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NPSAS Winter Conference

NPSAS 36th Winter Conference

Feeding our neighbors by Nourishing our soils

By Julia Petrovic

Northern Plains Sustainable Agriculture Society (NPSAS) that promotes sustainable food systems through education, research and advocacy, celebrated its 36th anniversary with the annual winter conference that took place in Aberdeen, SD, on January 22-24, 2015. The society has been growing and expanding over the years and this winter conference drew together 625 members and some invited guests to celebrate the achievements of farmers whose priority and farming philosophy are sustainability, organic practices, long term improvements of the grazing lands, and overall financial independence and economical growth of the local farm enterprises.

The geographical area of the farmers and the exhibitors present and the conference was comprised not only by farmers from the Great Plains region and states like Minnesota, South Dakota, upper Midwest, but also a noticeable number of local organic farmers from the Harvey area, Rugby and Esmond.

The NPSAS conferences have always been full of great learning opportunities for the beginning farmers but in all the whole atmosphere at the event had a remarkable vibe of a big family reunion. The halls, concourse and courtyard areas were full of over 50 exhibitions, vendors, tables full of silent auction items donated for the fundraiser, beautifully arranged baskets with locally produces items, organic snacks, youth workshops and a plethora of educational workshops made a conference as vibrant as ever.

The keynote presentations during both days of the NPSAS conference were Alan Gubert and Dr. Don Huber.

Alan Gubert is an award-winning ag journalist and originator of the largest circulation farm newspaper column in the US, the Farm and Food File, staff writer and editor at Pro Farmer and Successful Farming and a freelance contributor to many other farming publications. He talked about good food policies changes. He said: “Our farmers didn’t farm like their fathers and our children won’t farm like us. Sure, agriculture-farming-changes. Times change. Good food, however, changes little. Why then is there such a large disconnect between what today’s farm policy makers think is good food policy and what actually is “good food” policy.”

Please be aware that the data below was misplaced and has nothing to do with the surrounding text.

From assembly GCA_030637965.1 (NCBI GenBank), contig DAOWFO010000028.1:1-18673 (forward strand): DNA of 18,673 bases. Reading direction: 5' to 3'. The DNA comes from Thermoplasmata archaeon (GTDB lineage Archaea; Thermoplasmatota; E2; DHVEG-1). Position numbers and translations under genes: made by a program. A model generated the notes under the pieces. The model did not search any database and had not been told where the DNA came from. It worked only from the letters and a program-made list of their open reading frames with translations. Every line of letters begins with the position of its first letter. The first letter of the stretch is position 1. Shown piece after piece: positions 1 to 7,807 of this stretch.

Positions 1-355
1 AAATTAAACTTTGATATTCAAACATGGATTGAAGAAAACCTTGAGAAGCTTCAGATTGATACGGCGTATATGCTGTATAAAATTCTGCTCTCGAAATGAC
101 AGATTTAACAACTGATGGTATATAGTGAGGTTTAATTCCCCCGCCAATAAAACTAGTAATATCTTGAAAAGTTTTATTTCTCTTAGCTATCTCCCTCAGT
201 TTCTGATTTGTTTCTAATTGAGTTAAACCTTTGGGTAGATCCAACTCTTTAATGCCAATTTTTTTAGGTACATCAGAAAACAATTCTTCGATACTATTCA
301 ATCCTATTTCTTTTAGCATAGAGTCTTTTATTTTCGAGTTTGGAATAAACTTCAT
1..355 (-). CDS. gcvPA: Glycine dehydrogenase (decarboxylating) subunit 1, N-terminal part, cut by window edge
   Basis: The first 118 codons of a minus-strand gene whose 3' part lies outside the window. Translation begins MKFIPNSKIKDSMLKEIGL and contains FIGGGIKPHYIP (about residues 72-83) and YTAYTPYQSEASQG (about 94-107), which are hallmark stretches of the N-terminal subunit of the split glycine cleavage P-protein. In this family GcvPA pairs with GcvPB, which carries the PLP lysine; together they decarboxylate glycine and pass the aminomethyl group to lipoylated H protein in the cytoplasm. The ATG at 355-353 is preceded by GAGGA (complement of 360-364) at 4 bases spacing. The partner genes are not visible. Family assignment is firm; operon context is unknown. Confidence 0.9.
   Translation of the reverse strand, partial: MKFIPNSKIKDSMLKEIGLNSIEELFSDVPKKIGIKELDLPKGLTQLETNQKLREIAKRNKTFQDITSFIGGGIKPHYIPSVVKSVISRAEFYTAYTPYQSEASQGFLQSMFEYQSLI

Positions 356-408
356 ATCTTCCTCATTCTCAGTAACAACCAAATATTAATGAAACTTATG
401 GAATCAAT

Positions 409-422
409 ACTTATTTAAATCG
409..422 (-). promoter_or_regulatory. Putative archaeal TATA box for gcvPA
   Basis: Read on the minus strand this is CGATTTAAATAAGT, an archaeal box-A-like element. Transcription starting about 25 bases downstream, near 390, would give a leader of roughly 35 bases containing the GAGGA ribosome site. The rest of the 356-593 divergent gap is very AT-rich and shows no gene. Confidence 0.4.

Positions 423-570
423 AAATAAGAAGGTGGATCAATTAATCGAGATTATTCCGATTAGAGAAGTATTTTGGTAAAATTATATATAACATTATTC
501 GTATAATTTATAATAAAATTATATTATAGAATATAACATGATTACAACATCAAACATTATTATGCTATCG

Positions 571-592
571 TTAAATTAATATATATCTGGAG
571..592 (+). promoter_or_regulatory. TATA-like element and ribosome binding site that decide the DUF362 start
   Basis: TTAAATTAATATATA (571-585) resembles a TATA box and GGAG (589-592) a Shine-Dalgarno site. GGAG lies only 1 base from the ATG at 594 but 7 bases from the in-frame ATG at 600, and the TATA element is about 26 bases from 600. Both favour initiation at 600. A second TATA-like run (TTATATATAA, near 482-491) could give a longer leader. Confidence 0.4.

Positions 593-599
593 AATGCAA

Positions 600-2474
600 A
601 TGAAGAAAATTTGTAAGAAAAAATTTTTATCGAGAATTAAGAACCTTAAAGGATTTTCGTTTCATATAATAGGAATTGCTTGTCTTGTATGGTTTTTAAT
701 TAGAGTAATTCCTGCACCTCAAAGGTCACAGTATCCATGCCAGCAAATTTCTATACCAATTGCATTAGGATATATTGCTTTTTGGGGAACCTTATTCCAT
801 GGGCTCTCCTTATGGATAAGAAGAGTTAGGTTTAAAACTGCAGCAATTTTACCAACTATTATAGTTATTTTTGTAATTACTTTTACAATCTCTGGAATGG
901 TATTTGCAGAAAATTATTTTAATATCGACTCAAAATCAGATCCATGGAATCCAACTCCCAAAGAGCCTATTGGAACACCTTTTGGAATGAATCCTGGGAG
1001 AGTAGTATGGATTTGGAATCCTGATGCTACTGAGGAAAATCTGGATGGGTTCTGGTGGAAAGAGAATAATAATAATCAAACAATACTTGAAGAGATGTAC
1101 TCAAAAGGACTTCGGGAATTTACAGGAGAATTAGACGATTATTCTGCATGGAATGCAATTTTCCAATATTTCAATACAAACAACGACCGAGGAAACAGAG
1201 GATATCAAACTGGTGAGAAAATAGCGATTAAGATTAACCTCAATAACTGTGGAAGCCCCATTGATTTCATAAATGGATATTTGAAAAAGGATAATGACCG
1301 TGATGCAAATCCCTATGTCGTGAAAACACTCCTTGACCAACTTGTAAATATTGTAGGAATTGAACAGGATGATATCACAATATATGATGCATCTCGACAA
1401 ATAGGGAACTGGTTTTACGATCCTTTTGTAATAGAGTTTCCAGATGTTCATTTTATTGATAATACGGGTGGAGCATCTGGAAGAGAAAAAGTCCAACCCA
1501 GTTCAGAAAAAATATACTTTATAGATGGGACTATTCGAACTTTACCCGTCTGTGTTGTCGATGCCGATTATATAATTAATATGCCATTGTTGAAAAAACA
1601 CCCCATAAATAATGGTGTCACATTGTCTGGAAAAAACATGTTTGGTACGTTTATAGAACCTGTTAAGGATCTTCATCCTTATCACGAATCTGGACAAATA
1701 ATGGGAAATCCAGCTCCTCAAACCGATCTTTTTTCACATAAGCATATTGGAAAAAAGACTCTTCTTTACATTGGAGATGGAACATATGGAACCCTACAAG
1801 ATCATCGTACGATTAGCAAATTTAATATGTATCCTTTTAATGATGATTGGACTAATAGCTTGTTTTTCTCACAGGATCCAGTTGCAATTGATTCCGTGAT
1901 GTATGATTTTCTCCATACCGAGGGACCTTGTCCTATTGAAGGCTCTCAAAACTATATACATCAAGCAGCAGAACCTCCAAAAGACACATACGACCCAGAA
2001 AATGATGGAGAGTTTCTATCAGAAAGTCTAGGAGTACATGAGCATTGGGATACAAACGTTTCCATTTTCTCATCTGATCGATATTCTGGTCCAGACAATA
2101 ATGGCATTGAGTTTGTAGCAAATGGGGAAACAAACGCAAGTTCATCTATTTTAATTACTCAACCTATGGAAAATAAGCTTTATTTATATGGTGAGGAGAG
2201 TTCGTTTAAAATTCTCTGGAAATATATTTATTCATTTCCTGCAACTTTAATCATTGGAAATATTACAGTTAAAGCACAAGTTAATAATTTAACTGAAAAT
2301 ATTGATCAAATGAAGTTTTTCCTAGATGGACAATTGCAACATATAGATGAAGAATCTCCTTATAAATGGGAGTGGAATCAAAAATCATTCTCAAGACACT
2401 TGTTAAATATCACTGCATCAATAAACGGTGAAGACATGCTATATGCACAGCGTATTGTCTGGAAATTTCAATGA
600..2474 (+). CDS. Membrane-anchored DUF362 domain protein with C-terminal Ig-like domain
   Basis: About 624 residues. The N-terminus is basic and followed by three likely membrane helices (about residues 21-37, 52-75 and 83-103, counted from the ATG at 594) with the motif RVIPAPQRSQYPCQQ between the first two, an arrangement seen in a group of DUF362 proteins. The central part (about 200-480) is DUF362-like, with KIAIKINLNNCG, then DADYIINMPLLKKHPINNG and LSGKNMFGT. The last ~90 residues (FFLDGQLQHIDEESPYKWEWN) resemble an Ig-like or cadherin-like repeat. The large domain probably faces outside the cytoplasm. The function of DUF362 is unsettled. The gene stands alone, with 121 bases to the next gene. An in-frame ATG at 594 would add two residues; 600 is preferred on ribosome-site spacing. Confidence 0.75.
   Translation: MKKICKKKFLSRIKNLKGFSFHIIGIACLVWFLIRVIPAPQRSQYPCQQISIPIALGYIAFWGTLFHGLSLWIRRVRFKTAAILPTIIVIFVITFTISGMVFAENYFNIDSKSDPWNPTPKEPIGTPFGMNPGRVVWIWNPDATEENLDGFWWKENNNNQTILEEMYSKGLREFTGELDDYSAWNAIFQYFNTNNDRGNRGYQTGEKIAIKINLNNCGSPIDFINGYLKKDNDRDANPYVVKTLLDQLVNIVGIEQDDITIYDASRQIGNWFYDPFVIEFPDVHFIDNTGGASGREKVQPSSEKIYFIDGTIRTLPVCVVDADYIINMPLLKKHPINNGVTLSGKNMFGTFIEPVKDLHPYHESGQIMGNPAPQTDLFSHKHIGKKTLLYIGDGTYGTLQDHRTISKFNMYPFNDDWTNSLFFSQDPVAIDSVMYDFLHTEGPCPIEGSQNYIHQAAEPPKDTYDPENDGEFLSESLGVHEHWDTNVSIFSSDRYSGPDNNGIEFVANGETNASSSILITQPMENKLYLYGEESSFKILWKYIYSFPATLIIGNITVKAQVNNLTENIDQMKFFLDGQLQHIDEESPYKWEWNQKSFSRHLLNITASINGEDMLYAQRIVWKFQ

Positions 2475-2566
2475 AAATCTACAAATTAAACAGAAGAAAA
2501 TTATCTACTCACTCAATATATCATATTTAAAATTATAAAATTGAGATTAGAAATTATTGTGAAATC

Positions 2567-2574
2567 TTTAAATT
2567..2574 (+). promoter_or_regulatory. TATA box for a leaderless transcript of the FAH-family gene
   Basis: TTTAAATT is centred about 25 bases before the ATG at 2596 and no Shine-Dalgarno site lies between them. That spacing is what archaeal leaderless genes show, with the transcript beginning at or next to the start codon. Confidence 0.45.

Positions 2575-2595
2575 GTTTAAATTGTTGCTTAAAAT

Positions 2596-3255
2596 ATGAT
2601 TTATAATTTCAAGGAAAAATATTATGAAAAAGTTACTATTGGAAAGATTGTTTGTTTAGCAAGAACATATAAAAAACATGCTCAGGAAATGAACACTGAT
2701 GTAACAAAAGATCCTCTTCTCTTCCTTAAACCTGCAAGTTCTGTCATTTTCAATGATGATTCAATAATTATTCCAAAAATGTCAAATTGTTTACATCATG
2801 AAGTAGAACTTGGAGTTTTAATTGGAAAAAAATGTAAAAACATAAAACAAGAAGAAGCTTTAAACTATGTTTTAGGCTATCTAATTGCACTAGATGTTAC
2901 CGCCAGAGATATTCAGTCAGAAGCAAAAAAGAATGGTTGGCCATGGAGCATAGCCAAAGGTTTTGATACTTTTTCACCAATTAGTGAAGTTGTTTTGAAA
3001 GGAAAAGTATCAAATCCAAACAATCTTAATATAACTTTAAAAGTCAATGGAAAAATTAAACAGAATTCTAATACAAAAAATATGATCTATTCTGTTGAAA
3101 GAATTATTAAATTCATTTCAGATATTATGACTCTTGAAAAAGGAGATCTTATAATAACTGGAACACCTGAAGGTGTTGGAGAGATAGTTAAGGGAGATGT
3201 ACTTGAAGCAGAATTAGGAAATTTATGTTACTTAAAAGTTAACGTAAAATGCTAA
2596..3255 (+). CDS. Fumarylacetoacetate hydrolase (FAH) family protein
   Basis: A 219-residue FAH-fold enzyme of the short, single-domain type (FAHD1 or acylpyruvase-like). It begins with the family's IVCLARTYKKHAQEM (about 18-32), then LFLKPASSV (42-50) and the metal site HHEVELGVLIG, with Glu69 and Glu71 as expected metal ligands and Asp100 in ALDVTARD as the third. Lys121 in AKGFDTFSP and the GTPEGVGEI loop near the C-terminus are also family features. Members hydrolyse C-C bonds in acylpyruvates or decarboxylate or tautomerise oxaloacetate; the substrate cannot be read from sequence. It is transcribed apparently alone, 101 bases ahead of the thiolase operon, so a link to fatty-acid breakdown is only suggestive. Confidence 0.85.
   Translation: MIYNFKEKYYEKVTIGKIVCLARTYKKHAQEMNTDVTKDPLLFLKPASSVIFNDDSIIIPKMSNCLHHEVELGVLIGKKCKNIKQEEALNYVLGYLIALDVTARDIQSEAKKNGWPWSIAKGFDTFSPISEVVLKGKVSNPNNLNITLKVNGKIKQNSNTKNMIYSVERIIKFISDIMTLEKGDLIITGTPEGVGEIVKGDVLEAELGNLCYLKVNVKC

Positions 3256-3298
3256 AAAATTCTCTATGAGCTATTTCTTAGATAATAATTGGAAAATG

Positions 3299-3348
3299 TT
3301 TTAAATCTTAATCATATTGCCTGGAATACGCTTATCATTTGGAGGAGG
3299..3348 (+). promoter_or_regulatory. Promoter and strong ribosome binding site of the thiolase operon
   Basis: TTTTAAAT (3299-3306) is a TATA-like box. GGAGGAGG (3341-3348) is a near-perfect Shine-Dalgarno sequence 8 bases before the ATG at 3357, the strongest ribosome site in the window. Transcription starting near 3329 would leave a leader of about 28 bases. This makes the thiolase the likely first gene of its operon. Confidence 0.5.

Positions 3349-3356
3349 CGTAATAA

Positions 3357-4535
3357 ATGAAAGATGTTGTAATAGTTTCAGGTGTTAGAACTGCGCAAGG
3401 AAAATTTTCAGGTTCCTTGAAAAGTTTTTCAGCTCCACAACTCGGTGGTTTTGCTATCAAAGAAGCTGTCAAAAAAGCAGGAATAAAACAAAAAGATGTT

And the hall was full to the maximum capacity when Dr. Don Huber, Professor Emeritus of Plant Pathology at Purdue University, another keynote speaker, gave his presentation on Impact of Glyphosate (Roundup) and GMO Crops on Soil, Crop, Animal and Human Health. Dr. Huber’s agricultural research for the past 55 years has focused on the epidemiology and control of soilborne plant pathogens with emphasis on microbial ecology, cultural and biological controls, the physiology of host-parasite relationships and herbicide-nutrient-disease interactions. Dr. Huber is past Chairman of the USDA-APS National Plant Disease Recovery System, member of APS Threat Pathogens Committee, and former member of the Advisory Board for the Office of Technology Assessment, U.S. Congress, author and co-author of over 300 scientific journal articles, experiment station bulletins, 3 books and 84 special invited publications that are internationally recognized.